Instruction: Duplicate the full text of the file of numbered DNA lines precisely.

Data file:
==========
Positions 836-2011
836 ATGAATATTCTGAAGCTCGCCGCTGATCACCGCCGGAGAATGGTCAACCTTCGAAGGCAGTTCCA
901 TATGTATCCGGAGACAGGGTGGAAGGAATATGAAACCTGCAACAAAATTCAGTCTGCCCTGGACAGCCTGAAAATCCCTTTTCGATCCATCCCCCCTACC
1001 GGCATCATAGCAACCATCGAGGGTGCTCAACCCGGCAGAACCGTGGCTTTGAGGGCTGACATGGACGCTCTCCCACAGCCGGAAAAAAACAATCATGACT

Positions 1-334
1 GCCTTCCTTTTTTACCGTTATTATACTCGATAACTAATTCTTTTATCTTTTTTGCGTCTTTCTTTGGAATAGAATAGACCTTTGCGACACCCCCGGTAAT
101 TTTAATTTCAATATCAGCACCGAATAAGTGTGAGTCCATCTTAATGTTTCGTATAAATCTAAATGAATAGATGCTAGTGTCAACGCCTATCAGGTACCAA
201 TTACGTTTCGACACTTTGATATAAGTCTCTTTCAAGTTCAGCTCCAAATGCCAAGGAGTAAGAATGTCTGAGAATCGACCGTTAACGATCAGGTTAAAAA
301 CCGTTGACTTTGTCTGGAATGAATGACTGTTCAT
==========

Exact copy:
Positions 836-2011
836 ATGAATATTCTGAAGCTCGCCGCTGATCACCGCCGGAGAATGGTCAACCTTCGAAGGCAGTTCCA
901 TATGTATCCGGAGACAGGGTGGAAGGAATATGAAACCTGCAACAAAATTCAGTCTGCCCTGGACAGCCTGAAAATCCCTTTTCGATCCATCCCCCCTACC
1001 GGCATCATAGCAACCATCGAGGGTGCTCAACCCGGCAGAACCGTGGCTTTGAGGGCTGACATGGACGCTCTCCCACAGCCGGAAAAAAACAATCATGACT

Positions 1-334
1 GCCTTCCTTTTTTACCGTTATTATACTCGATAACTAATTCTTTTATCTTTTTTGCGTCTTTCTTTGGAATAGAATAGACCTTTGCGACACCCCCGGTAAT
101 TTTAATTTCAATATCAGCACCGAATAAGTGTGAGTCCATCTTAATGTTTCGTATAAATCTAAATGAATAGATGCTAGTGTCAACGCCTATCAGGTACCAA
201 TTACGTTTCGACACTTTGATATAAGTCTCTTTCAAGTTCAGCTCCAAATGCCAAGGAGTAAGAATGTCTGAGAATCGACCGTTAACGATCAGGTTAAAAA
301 CCGTTGACTTTGTCTGGAATGAATGACTGTTCAT